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Author Spotlight: Sir Arthur Conan Doyle


Sir Arthur Conan Doyle is a writer credited for creating arguably one of the most famous literary characters in history—Sherlock Holmes. Even though his relationship with the character wasn’t swell up to the end, Sir Arthur Conan Doyle is still remembered as a great author, whose fame matches his creation.

The second of seven children, Arthur Conan Doyle was born in Edinburgh, Scotland, on May 22, 1859. At nine, he entered a Jesuit college in Lancashire in preparation for his admission to Stonyhurst College, which he achieved two years later. There, he founded a small magazine, the Stonyhurst Figaro. In 1875, he left school, finding that Jesuit education did not suit him, and rejected Christianity, opting to be agnostic. He began medical studies in Edinburgh in 1876, where he met two men that eventually influenced his protagonist. Dr. Joseph Bell is a surgery professor who uses deductive methods on his patients and their diseases.

Doyle earned money while studying by being a medical assistant in Sheffield, Birmingham, and Shropshire. In 1879, The Mystery of Sasassa Valley and The American’s Tale, two of his first short stories, were published anonymously. He finished his studies in 1881 and enlisted as a doctor aboard a steamer to western Africa. He left after getting seriously ill and had a brief partnership in 1882 with a colleague. After the partnership failed, he opened his ophthalmology practice in Southsea, where he had plenty of time to read and write.

In 1885, he married Louisa Hawkins, who strongly encouraged him to become a writer. In 1886, he finished his first novel, The Firm of Girdlestone, but was unable to find publishers.

In 1887, he wrote A Study in Scarlet, the first story featuring Sherlock Holmes. Several publishers rejected it, but it was bought by Ward, Lock & Co. for only £25 to be published in the Beeton’s Christmas Annual of 1887.

In 1889, Doyle and Oscar Wilde were hired to write stories for the Lippincott Magazine. Wilde wrote The Picture of Dorian Gray and The Sign of Four, again featuring Holmes.

In 1891, he proposed new stories featuring Holmes for the first issue of the Strand Magazine. These stories were A Scandal in Bohemia and The Red-Headed League. He wrote five more stories and renewed his contract for six months, having published one story per month. The success was so great that he abandoned medicine and devoted himself to writing. Later that year, he had intended to kill Holmes in order to create other stories. His mother, however, supplied him with more plots which delayed this plan.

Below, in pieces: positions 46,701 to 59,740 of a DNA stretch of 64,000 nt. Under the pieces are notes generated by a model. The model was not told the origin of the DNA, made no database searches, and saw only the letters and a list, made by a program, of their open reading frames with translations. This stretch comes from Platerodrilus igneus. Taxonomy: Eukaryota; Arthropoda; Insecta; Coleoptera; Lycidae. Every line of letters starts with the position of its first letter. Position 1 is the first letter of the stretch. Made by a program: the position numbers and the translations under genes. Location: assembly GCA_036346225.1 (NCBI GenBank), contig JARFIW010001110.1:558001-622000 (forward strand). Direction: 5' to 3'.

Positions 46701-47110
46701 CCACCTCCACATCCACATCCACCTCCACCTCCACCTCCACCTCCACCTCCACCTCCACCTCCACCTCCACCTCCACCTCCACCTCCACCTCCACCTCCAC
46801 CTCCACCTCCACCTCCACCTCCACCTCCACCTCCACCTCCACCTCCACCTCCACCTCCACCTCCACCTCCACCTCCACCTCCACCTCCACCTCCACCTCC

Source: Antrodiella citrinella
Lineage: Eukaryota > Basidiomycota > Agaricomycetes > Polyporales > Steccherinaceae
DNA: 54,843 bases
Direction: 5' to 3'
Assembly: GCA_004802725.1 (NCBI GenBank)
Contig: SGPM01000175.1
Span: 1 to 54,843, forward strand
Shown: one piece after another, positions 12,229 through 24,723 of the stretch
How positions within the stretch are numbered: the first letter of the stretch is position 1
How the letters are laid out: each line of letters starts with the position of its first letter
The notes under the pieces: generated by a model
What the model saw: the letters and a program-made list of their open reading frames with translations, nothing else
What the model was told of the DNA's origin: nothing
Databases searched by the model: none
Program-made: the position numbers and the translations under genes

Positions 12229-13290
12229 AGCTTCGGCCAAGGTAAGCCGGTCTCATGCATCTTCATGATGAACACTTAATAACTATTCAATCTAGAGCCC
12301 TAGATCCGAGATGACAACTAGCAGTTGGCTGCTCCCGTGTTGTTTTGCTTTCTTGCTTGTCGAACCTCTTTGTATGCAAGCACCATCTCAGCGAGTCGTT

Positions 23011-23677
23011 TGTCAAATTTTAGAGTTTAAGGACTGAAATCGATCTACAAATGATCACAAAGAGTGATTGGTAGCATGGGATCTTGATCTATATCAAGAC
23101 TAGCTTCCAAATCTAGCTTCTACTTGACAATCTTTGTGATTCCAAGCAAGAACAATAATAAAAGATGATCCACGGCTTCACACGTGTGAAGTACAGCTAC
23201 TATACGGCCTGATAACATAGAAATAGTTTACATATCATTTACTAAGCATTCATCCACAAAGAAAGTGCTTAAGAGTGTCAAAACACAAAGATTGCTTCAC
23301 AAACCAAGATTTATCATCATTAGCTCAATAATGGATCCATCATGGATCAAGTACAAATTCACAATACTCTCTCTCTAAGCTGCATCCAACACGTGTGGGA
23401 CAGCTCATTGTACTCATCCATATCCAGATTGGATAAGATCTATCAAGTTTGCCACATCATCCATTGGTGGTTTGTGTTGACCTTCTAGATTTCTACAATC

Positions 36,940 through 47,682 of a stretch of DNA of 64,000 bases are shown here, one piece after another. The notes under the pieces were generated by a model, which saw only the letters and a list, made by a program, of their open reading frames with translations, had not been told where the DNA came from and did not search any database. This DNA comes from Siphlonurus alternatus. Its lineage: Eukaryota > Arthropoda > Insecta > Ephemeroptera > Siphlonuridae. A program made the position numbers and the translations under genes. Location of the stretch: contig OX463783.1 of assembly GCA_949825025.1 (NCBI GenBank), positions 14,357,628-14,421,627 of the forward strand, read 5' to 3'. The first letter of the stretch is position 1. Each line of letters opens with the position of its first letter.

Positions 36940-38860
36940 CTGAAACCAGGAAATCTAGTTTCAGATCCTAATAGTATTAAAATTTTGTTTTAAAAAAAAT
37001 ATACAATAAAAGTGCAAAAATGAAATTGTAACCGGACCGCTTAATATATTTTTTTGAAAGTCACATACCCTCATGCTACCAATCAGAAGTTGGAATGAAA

He and his family moved to Davos, Switzerland, in 1892 to aid his wife suffering from tuberculosis. There he was inspired by the Reichenbach Falls to write Sherlock Holmes’s demise. After twelve new stories, Holmes died in a fall by Professor Moriarty in The Final Problem. The public, and even his mother, greatly opposed this, but he did not bring Holmes back to life.

Doyle took a break from Holmes by doing lectures in the States and introducing skiing in the Alps. While in Davos, he wrote The Exploits of Brigadier Gerard and Rodney Stone. He also became a war correspondent for the Westminster Gazette during the conflict between the British and the dervishes. The events of the conflict inspired yet another novel, The Tragedy in Korosko. Doyle also engaged in the war between England and South Africa in 1899.

Sherlock Holmes returns after The Hounds of the Baskervilles, with 33 new stories published between September 1903 (The Adventure of the Empty House) and March 1927 (The Adventure of Shoscombe Old Place).

In 1912, Doyle created another memorable character, Professor Challenger, from his novel The Lost World. This featured the main character stranded somewhere in South America, discovering prehistoric flora and fauna. Four novels followed Professor Challenger.

Sherlock Holmes returned again in a second full-length novel, The Valley of Fear (1914). This did not satisfy his readers as Holmes is mostly absent in a great part of the novel. Later that year, he published His Last Bow, in which Sherlock Holmes defeats a German spy ring.

In 1928, the last twelve stories were compiled in The Casebook of Sherlock Holmes.

Arthur Conan Doyle died on July 7, 1930, leaving behind dozens of stories, two memorable fictional characters, and a literary legacy which will be remembered by many generations.




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